Social Security Number (SIN)

You must have a social insurance number before you are allowed to work in Canada. To obtain a SIN, you need two pieces of identification for example birth certificate, passport or driving licence. You must go to a Service Canada Centre office and apply in writing.

Permanent Resident Card (PR Card)

For new permanent residents, there is no need to apply to IRCC for a permanent resident card as this will be mailed to your Canadian address on your arrival. However, if you have not provided an address in Canada, you need to apply using the IRCC online tool within 180 days of landing.

Work In Canada:

Labour Market Information Centres:

They provide information about career planning, occupations, the labour market and future trends. They are a full-service information centre for all work- related matters and they can also assist you with resume writing and tips for job searches and preparation for job interviews.

Employment Standards:

Employment standards are the minimum standards of employment for employers and employees in the workplace. They are standards for:

  • payment of earning
  • hours of work, rest periods and days of rest
  • overtime and overtime payment
  • vacations and vacation time
  • general holidays and general holiday pay
  • maternity and parental leave
  • termination of employment
  • employment of people under 18 years of age.

Workplace Health and Safety:

Workplace health and safety deals with the damage and potential hazards that could affect your health or safety while you are working. There are laws to ensure that workplaces are safe. Under the law, employers must take the proper steps to ensure that their workplaces are free of dangers and hazards. As an employee, you are also expected to help make your workplace safe.

Human Rights:

If employers discriminate against employees, then employees can file a complaint with the provincial human rights commission. Application must be filed to the commission within one year of the incident occurrence. 

Health Care In Canada:

Provincial Health Card:

All Canadian citizens and permanent residents may apply for public health insurance. When you have it, you do not pay for most health-care services as health care is paid for through taxes. When you use public health care services you must show your health card to the hospital or medical clinic. Each province and territory has their own health insurance plan, but basically all provinces and territories will provide free emergency medical services, even if you do not have a government health card. Note, if you go to a walk-in clinic in a province or territory you do not officially reside, then you might be charged medical fees.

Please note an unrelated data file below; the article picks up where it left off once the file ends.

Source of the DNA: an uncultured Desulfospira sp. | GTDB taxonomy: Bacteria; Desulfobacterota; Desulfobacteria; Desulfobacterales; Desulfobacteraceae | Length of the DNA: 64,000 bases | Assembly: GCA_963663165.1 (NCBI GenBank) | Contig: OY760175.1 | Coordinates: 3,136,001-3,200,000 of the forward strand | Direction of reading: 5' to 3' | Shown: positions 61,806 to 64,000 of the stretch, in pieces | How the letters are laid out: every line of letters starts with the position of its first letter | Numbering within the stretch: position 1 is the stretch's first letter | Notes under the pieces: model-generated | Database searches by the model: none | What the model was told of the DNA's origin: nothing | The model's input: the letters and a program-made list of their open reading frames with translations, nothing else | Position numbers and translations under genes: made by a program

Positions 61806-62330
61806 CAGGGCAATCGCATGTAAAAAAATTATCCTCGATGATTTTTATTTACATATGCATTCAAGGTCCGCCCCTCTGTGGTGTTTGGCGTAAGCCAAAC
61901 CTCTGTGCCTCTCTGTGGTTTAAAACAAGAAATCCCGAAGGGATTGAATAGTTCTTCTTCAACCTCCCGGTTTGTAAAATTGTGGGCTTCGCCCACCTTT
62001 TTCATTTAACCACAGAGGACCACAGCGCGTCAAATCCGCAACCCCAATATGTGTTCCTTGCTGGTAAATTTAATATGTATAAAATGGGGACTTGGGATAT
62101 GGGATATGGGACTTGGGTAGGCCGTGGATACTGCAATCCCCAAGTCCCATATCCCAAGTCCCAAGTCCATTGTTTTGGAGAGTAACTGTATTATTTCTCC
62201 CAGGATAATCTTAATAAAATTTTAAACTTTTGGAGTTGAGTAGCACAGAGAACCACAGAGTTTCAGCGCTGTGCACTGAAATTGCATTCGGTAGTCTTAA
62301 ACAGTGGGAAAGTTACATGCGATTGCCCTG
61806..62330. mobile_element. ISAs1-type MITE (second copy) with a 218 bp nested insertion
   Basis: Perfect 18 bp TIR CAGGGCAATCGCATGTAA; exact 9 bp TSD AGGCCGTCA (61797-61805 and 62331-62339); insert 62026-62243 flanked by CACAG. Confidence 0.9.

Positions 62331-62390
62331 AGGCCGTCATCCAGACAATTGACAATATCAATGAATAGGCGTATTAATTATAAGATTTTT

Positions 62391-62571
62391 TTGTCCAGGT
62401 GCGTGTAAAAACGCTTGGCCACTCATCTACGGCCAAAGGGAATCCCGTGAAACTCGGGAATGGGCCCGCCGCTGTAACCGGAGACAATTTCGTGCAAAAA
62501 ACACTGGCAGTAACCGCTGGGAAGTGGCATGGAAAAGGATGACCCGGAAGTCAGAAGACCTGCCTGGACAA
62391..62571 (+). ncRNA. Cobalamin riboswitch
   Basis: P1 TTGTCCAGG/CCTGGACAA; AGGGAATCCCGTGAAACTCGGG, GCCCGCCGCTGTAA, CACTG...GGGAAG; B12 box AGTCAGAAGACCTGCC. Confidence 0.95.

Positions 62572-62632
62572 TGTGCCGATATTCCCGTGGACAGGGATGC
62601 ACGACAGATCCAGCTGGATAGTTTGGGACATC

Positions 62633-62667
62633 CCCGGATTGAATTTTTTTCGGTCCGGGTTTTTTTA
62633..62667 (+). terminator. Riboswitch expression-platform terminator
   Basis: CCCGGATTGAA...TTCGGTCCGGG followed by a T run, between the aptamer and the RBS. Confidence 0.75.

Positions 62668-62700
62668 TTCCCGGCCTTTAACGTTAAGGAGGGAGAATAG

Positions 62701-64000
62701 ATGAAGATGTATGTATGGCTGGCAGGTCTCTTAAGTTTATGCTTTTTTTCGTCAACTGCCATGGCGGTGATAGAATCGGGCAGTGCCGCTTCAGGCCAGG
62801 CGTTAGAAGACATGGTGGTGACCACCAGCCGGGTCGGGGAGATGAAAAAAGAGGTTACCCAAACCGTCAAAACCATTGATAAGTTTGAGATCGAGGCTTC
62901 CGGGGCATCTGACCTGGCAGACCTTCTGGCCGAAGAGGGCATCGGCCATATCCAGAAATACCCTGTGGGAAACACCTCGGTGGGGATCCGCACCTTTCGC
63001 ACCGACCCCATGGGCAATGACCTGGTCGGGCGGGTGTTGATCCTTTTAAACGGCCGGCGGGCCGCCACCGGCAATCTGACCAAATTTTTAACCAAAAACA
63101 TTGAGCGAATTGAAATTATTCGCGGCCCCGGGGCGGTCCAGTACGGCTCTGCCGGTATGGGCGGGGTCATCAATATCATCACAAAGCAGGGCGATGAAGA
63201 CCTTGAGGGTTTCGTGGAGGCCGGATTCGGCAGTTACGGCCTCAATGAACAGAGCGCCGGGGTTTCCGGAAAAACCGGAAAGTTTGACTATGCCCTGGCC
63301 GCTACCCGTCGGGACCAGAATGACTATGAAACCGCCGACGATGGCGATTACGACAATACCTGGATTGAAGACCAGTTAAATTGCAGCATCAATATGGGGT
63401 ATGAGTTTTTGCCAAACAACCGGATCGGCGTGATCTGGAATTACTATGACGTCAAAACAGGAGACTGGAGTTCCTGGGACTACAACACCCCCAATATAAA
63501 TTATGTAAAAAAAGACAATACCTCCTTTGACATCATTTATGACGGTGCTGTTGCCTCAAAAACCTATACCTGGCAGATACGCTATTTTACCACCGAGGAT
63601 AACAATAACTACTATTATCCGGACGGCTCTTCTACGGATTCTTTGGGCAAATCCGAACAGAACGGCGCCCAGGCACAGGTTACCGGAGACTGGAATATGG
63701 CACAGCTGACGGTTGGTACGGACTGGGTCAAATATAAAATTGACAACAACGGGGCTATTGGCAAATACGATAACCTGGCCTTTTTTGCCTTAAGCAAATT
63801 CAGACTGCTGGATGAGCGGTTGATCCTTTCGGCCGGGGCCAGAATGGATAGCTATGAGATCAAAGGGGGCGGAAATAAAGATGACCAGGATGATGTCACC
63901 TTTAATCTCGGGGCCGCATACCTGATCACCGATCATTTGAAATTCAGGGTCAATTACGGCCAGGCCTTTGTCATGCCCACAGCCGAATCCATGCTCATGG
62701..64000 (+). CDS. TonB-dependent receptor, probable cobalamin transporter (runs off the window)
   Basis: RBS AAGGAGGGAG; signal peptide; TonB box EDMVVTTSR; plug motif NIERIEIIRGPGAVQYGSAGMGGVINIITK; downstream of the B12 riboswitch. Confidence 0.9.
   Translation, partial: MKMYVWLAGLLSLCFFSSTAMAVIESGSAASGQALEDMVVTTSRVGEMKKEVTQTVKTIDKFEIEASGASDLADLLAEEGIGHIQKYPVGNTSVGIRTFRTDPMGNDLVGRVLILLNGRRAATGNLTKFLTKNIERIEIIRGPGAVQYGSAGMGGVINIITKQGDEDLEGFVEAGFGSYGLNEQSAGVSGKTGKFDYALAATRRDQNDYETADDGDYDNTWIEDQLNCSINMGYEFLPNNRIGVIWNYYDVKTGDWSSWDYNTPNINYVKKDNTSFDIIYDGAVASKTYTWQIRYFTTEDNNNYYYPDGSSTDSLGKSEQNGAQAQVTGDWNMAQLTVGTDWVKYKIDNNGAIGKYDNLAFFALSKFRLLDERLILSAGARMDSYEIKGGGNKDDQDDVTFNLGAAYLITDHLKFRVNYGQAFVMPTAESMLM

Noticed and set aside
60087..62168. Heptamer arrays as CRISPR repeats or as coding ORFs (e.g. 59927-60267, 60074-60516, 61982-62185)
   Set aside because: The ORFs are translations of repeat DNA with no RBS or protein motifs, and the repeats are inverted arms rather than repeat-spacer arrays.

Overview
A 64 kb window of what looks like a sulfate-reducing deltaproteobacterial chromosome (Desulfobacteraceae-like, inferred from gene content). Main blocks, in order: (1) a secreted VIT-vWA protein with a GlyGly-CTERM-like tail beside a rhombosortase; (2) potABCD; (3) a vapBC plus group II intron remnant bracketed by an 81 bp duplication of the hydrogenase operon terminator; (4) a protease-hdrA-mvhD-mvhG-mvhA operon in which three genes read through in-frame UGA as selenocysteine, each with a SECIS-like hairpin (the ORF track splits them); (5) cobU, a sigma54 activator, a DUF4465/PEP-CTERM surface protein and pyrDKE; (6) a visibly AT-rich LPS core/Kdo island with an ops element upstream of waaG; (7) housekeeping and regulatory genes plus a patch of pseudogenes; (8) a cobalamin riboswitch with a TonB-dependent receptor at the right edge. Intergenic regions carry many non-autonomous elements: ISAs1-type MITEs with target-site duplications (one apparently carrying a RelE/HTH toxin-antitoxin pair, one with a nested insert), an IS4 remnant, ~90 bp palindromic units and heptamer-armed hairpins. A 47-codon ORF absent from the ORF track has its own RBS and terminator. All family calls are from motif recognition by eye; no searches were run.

Family Benefits:

Information about benefits to help your family with the costs of raising children, including benefits for raising a child with disability.

Driving in Canada:

Driving Licences:

To legally drive in Canada, you will need a driver's licence. In Canada, provincial and territorial governments issue driver's licences. With a licence you can drive anywhere in Canada, but you must carry your driver's licence with you whenever you are driving. If you have a valid licence from your home country, you will probably be able to use this to drive in Canada for a short period after you arrive, but you need to find if this is applicable to your home country. Visit your local registry for more information.

The process of getting a driver's licence in Canada depends on the province or territory in which you live and on your driving background. You may need to pass a written exam on the rules of the road and also pass the driving test, you may choose to pay for driving lessons to prepare for the driving test.

Education in Canada:

In Canada, parents have the primary responsibility for educating their children. To assist them, provincial and territorial governments administer and regulate educational systems. There is no federal department of education and no national system of education. Instead, each province and territory has its own system of education. The educational systems are generally similar across Canada with some variations between province and territories. You may also opt for private education for your children and some religious bodies provide education for those who can afford to pay for it. 

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